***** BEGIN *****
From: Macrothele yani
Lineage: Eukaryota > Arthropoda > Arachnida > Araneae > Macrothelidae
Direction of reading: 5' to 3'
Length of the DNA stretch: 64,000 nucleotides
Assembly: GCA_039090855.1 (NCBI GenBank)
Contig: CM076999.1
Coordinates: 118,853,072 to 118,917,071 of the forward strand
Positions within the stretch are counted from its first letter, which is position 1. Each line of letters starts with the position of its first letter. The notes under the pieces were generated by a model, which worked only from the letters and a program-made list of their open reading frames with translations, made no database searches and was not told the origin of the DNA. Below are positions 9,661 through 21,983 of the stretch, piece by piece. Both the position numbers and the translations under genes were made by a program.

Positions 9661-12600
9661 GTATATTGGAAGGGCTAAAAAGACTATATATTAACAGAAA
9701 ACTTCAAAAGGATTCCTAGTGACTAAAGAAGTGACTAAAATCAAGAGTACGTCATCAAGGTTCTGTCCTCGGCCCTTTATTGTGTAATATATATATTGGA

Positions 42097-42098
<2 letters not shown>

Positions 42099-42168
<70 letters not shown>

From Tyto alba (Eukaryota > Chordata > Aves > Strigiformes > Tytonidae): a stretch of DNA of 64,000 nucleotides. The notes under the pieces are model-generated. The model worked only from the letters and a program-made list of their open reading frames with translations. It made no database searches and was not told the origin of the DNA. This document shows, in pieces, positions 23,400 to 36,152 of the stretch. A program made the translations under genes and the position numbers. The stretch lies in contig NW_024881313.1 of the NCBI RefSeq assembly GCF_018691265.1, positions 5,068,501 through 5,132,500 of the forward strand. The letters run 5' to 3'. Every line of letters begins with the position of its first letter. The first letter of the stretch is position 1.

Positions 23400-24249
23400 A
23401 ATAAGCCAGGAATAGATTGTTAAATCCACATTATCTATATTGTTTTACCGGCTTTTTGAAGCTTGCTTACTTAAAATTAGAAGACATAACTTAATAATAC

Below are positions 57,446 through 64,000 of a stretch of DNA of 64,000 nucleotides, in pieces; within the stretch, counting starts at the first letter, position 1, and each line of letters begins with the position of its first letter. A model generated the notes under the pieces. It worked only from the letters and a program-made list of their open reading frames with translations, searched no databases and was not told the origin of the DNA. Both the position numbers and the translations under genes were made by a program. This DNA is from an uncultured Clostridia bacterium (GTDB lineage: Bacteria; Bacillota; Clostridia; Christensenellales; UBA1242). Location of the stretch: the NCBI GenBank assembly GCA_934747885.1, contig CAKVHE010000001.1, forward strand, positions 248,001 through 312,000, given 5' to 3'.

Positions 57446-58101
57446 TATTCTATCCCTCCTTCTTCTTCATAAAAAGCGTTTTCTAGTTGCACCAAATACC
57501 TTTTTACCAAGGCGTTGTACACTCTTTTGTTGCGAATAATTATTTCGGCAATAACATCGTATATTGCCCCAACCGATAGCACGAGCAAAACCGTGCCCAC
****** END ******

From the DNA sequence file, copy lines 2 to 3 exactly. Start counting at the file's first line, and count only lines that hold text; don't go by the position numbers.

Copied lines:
Lineage: Eukaryota > Arthropoda > Arachnida > Araneae > Macrothelidae
Direction of reading: 5' to 3'